Motivational and inspirational writer, Bryan Hutchinson is the author of several books about life with ADHD including the highly acclaimed, best selling "One Boy′s Struggle: A Memoir" and the author of the hilarious eBook that went viral "10 Things I Hate about ADHD"

Are You Sure You Have ADHD? Revisited.

Most people who see me and are generally around me on a regular day, usually have no idea that I have ADHD (ADD). Or, for that matter, realize I am dealing with anything out of the ordinary. That is, unless they have read about me online, someone told them or read my book, I told them – stuff like that.

It hasn’t always been that way.

A few days ago I was in town and met up with a friend who I had not seen in quite a few years. We used to compete together on the same team, in a pool league, and he was someone I often talked to about my frustrations. He always had kind words and helpful advice. He’s what I would like to call an ‘every-person pick ‘em up when they are down’ kind of guy, which is to say he naturally likes everyone and looks for the best in all of us. Have you ever noticed that some people will criticize, or berate you and then try to give you supposedly helpful advice? He’s not that kind of guy – helpful, sage advice, anytime! Criticism? Not at all.

Anyway, as I was saying, I had not seen him in years, since long before I was diagnosed with ADHD. So we are talking about things, what’s new and how the pool scene as changed etc. Then I tell him about my diagnosis, therapy, book and websites – all of the details. It’s amazing how I can tell him everything without him ever once asking a question. How does he do that? Never mind that, what took me by surprise is what he said following my oration. “I know.” He said. No hint of a smile, frown or judgment whatsoever came from him, just “I know”. Honestly, if I didn’t know him as I do, he may have given me goose bumps. So naturally I start thinking someone told him or he Googled me or something… Nope.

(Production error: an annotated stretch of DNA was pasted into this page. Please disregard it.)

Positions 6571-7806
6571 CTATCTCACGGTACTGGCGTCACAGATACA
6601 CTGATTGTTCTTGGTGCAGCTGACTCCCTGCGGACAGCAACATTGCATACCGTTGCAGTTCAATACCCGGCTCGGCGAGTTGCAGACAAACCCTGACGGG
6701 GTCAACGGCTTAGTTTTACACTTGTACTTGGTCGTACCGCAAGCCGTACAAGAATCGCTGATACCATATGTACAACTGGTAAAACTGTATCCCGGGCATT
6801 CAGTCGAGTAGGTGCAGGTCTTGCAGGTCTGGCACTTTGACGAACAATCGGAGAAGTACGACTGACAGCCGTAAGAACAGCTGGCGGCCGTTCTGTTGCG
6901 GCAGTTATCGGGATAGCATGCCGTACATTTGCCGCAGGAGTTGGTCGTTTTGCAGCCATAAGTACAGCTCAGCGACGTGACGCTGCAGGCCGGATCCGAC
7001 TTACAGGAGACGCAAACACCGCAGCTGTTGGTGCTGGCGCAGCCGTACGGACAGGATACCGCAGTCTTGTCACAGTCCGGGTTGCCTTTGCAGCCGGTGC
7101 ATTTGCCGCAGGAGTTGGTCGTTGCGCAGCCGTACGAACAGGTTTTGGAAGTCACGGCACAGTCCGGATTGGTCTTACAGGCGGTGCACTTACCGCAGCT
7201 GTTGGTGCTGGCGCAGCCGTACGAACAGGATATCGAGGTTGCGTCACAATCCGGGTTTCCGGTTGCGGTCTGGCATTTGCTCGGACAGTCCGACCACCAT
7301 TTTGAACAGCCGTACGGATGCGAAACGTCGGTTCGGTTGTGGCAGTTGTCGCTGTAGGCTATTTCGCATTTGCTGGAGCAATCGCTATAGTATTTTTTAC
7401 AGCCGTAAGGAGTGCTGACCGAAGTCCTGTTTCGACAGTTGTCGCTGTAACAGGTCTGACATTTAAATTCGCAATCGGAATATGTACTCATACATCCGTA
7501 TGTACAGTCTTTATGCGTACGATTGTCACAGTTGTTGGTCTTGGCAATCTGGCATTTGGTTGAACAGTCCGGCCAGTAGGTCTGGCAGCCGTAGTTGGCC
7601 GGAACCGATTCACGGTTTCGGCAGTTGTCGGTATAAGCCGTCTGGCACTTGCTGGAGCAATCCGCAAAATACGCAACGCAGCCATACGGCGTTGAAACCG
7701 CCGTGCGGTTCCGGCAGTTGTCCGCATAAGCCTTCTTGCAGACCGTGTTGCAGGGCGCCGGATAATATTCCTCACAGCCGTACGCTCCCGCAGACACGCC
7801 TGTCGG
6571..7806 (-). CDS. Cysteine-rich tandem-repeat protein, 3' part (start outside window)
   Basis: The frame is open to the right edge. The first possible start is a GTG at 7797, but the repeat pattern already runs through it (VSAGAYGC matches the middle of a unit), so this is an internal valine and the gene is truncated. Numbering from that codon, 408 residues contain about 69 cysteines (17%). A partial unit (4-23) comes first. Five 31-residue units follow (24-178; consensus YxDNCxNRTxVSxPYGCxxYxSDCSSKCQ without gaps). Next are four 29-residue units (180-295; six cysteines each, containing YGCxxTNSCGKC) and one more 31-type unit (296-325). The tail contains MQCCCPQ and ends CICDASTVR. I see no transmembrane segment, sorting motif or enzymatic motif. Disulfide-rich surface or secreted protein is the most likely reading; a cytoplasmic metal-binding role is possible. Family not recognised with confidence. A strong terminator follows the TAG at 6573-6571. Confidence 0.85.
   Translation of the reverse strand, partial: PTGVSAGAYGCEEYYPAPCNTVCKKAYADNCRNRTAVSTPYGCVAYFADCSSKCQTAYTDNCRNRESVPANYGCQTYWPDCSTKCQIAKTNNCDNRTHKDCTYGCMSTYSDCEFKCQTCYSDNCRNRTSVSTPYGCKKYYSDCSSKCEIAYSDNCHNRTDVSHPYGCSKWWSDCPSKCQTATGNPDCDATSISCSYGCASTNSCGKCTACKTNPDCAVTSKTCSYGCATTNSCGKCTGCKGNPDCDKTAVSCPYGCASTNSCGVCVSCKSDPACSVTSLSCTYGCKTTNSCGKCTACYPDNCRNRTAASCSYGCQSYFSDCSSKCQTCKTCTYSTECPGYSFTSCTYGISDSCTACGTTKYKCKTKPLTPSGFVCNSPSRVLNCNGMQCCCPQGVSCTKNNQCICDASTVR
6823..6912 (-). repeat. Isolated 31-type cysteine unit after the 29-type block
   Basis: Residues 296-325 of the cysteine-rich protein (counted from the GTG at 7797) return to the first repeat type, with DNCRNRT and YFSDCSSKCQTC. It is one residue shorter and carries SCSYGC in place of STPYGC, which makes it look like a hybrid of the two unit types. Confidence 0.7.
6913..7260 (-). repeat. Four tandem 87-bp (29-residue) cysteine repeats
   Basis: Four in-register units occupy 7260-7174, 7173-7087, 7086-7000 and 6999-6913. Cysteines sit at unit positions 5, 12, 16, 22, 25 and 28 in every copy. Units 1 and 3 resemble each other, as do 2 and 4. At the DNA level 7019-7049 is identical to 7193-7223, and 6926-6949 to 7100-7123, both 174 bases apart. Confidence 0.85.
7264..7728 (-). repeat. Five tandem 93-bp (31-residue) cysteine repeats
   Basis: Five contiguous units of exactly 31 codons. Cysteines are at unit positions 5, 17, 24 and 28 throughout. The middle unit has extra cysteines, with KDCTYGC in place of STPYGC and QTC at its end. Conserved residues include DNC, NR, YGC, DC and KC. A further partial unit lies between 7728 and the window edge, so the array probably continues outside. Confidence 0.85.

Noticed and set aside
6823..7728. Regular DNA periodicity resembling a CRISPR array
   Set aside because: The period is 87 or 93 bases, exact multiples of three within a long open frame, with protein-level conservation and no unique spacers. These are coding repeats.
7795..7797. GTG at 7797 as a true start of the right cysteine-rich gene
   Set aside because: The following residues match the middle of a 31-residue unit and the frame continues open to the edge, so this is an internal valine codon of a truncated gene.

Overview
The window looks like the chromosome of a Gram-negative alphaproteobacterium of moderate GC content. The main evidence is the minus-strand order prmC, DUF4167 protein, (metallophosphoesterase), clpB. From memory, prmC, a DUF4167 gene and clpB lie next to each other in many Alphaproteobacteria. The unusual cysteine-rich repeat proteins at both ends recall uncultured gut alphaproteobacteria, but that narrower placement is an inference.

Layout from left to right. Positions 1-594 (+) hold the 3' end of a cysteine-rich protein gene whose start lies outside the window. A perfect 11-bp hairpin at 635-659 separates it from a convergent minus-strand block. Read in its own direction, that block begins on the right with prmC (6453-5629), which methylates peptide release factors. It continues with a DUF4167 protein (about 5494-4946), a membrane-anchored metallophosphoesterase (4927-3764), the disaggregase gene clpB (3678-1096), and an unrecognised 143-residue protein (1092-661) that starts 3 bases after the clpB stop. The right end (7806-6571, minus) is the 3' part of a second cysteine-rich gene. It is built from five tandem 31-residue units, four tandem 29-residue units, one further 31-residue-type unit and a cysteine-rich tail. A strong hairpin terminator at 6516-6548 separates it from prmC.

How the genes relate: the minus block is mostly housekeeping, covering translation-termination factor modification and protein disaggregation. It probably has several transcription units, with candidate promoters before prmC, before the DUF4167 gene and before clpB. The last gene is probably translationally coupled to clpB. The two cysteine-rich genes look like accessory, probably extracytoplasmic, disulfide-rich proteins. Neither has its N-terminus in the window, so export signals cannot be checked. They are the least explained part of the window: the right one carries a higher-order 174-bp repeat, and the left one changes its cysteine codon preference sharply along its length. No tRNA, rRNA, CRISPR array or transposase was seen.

He went on to explain that although he could not pinpoint what my conditions were exactly, he always knew there was something different about me, in the way I acted, presented myself and my general state of (erratic) behavior. Interestingly, he also told me he could sometimes sense a lack of confidence about me and when I did put-on to be confident, it came across as unnatural and distant.  It wasn’t critique, purely his observation with no good or bad attached. Although, he did laugh, and admitted that he kind of enjoyed it (my ‘put-on’) when we played league opponents, because they would become uptight and nervous, considering that I usually didn’t make too many mistakes while competing in that state of mind (I was actually hyper-focused).

As we talked more about things, he clarified that now that I have told him my situation with ADHD, therapy etc; it clearly explains things about me and the way I behaved back in the day. He told me that the confidence I have, standing (I was actually sitting) before him didn’t seem unnatural in the least, just someone secure with whom he is and what he is about. Nice! (Did he want me to pay for the drinks? There goes those non-verbal communication skills, acting up again!)

Nowadays, when someone discovers that I have ADHD and ask me “Are you sure you have ADHD?” I smile inwardly and maybe congratulate myself, just a little. Of course, I know I went through over a decade of therapy, divorce and struggled countless years with who I was and why I just couldn’t ‘get it’. And for those reasons, amongst other reasons, I do feel a sense of pride that I have come so far and it is being noticed. Even so, I also understand that most people, unless faced with ADHD in their life directly or indirectly, usually do not know what Adult ADHD looks like.

There continues to be far too many misperceptions about ADHD, especially Adult ADHD, but it is getting better. A friend of mine often points out accurately, that ADDers come in all shapes and sizes! For example, many who are not familiar with ADHD do not realize that overachieving can be a part of Adult ADHD; it is not always the other way around. That’s just an example of how some get by without being discovered, especially if their more obvious traits come across as a benefit and mask anything which is undesirable.

Like so many of us, I still have a long way to go, but if I can get here, I can get anywhere! I also believe that if I can do it, anyone can. It’s work though, let me tell you (that’s the part most people don’t see. You and I know, getting better isn’t magic, it is work, often hard and frustrating work).

Let’s hang in there!